PRIOR TO MY DEPARTURE for a much-needed vacation, Kevin Reilly was still running programming at NBC, Paris Hilton roamed free, a New York appeals court had yet to rebuke the FCC for sanctioning salty exclamations at televised live events, and “The Sopranos” viewers didn’t realize just how disdainful series creator David Chase was toward them.
For the traditionally sluggish period after Memorial Day, things have clearly been a little hectic.
Back in April, I predicted that Chase’s desire to flout TV conventions made it likely “The Sopranos” would conclude “more with a whimper than a bang (or bing)” — and what an exasperating whimper it was — while Reilly’s NBC career ended when his boss, Jeff Zucker, tired of the “cellar-dweller” designation and enlisted producer Ben Silverman to revive the network.
Both were perhaps inevitable, which doesn’t make their mismanagement any less irritating.
HOLLYWOOD SHARES many attributes with big-time sports, but none more so than the familiar tactic of firing coaches after a losing season. The difficulty lies in evaluating whether such actions are genuinely necessary or simply a cathartic (and frequently, time-buying) exercise in throwing the bums out.
As a case study consider UCLA, which found itself simultaneously mired in football and basketball mediocrity under coaches Bob Toledo and Steve Lavin, respectively, before ousting each of them.
In Lavin’s replacement, Ben Howland, the Bruins have roared back to the peak of college basketball, engineering a turnaround reminiscent of NBC in the early ’90s. With Toledo’s successor, Karl Dorrell, they apparently swapped one stretch of mediocrity for another.
NBC’s lineup is in slightly less dire straits than ABC was in 2004 — triggering its own sloppy succession hand-off when the network, as mom likes to say, couldn’t find its proverbial ass with both hands. Now, wherever credit rightfully belongs for birthing “Lost” and “Desperate Housewives,” the jewel of Disney’s TV empire quickly located its aforementioned posterior, which might not have happened as readily had the old team remained in place, so perhaps altering the chemistry was the only way to begin a recovery.
More often than not, however, that’s a questionable proposition, with the NBC shake-up primarily resembling an attempt to create the perception of responding to the network’s losing ways — a decision, bereft of any other grand master plan, to implement change hoping that inspiration somehow springs from chaos.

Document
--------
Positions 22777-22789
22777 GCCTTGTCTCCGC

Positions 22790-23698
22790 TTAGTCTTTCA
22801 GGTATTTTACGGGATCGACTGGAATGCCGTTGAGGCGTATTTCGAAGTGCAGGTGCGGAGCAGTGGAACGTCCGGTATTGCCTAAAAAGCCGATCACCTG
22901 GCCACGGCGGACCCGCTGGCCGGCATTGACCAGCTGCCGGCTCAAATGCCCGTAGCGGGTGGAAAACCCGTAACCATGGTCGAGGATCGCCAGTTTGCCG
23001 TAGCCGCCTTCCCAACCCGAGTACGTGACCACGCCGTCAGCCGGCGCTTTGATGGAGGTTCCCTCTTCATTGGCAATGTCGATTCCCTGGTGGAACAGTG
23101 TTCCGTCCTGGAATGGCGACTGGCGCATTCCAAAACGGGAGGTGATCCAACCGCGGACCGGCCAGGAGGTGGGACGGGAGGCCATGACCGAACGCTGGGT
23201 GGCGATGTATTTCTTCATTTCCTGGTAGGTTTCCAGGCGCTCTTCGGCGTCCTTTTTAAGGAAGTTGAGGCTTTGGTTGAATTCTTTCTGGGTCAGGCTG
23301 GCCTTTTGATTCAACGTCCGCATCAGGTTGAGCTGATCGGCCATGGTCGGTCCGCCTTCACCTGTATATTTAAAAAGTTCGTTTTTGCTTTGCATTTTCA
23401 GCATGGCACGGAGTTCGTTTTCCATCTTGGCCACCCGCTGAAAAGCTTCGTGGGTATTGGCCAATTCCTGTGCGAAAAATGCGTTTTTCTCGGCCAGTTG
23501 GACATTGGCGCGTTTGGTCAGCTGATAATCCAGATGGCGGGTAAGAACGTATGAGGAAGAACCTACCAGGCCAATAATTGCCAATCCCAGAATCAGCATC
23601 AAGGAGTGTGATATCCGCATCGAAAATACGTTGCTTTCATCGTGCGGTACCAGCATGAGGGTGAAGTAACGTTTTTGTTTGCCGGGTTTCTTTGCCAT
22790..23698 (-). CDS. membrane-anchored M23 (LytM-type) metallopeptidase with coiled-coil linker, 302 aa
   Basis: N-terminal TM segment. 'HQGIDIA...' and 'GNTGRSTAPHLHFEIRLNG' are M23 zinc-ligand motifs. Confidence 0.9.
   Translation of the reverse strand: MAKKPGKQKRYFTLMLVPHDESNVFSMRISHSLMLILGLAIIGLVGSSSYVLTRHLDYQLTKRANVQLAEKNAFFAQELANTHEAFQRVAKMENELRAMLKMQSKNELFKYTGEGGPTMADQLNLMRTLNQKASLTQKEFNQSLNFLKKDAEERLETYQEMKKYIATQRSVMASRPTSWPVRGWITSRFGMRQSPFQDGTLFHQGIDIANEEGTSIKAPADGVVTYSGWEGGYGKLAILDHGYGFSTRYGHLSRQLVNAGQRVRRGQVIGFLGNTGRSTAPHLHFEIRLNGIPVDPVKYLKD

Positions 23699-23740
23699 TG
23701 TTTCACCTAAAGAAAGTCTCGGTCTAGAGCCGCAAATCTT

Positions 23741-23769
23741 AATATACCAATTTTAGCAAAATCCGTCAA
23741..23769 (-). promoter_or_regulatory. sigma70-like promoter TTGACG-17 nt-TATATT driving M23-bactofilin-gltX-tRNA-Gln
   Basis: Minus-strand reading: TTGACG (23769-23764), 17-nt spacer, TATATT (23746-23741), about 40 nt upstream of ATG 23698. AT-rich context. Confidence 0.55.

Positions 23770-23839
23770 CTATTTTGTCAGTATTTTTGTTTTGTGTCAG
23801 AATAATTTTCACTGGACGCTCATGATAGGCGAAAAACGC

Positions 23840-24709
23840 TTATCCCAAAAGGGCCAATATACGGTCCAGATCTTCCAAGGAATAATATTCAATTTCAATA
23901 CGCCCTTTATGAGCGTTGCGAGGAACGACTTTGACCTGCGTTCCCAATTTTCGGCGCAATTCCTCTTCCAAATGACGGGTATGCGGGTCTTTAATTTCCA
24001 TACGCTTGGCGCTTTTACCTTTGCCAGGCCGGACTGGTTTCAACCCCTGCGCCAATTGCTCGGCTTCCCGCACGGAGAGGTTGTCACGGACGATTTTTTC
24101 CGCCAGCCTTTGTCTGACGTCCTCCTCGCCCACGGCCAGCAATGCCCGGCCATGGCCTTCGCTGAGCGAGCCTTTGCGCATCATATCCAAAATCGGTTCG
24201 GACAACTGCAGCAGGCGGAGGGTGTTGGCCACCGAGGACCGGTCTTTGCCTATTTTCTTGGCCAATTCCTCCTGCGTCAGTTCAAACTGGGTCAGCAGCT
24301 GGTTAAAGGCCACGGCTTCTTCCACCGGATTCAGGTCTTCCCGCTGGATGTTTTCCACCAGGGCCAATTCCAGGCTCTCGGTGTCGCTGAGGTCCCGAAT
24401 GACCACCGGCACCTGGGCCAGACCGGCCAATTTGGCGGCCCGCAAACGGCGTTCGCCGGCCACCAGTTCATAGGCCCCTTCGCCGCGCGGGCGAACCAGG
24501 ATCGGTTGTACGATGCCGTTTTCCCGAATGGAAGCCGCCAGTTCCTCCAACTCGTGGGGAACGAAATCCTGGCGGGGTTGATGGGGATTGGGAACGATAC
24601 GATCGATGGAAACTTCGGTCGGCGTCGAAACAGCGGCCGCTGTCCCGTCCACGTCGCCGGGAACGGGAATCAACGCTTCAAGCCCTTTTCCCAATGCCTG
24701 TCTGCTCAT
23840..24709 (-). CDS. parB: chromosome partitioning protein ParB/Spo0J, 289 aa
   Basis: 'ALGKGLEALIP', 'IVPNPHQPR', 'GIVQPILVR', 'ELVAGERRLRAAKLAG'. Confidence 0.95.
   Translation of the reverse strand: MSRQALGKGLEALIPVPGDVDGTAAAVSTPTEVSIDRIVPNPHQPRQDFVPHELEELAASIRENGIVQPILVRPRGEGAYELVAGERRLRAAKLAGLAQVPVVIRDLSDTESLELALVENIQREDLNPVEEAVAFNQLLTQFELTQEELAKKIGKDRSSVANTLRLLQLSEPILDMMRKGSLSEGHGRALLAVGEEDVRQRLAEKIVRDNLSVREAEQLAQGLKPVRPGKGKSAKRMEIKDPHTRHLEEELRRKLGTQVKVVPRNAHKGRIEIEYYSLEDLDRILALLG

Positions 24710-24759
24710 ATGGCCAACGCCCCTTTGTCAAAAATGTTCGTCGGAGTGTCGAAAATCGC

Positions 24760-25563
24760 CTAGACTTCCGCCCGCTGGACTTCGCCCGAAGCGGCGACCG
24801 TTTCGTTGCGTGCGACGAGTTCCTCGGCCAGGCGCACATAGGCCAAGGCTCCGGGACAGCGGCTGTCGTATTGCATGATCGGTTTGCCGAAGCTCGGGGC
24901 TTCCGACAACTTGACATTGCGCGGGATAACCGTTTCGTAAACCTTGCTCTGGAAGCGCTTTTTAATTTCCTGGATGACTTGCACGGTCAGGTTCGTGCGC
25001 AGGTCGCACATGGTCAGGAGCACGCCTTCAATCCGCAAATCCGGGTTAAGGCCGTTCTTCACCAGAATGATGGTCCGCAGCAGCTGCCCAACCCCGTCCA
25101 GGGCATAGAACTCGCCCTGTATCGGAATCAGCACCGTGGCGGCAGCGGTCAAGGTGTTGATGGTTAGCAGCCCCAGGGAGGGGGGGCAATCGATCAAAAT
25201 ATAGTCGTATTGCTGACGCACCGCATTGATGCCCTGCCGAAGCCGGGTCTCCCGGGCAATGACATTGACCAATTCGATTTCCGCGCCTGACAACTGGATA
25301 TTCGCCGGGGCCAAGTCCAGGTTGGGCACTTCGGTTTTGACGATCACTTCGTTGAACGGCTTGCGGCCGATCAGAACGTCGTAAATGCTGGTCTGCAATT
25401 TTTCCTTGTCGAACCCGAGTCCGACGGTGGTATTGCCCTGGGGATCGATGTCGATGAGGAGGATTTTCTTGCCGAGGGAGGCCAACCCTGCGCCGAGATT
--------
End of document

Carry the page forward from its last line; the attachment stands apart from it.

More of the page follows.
From the cheap seats, of course — or the really expensive ones in the corporate front office — such personnel moves send a signal that those in charge are attempting to do something, unwilling to settle for second (or fourth) best. Usually, though, to quote another UCLA coach, the legendary John Wooden, when examining such maneuvers, one shouldn’t confuse activity with accomplishment.
As always, only time will tell whether NBC’s poorly orchestrated baton pass marks the prologue to a victory march or a rearrangement of deckchairs on the Titanic — and further evidence of the Teflon coating that has seemingly enveloped Zucker since he vacated “Today.”
In a broader sense, Zucker’s ascent within NBC Universal has corresponded with the melding of news and entertainment — bringing us back to Ms. Hilton and the beyond-satire moment last week when CNN and MSNBC abruptly abandoned covering the new chairman of the Joint Chiefs to capture a fleeting aerial glimpse of the willowy heiress via a helicopter. All the choppers hovering over West Hollywood conveyed the unsettling impression somebody had declared war on Laurel Canyon.
By tossing Reilly overboard, NBC achieved the short-term goal of shooing off birds of prey circling over Burbank, at least for awhile. Yet as viewers of “The Sopranos” can attest, life’s never entirely fair in terms of who gets whacked; it’s just a matter of how messy and disappointing the ending is going to be.
OVERHEATED RHETORIC: Had to laugh Sunday during an interview with an Australian radio host, who wanted to know how it felt here with “‘Sopranos’ fever” sweeping America.
Big place, America, home as it is to 300 million people. To put things in perspective, not quite 12 million of them watched “The Sopranos.”
That’s a fine number by any measure — especially in today’s fragmented TV world — but hardly a fever. More like a rash.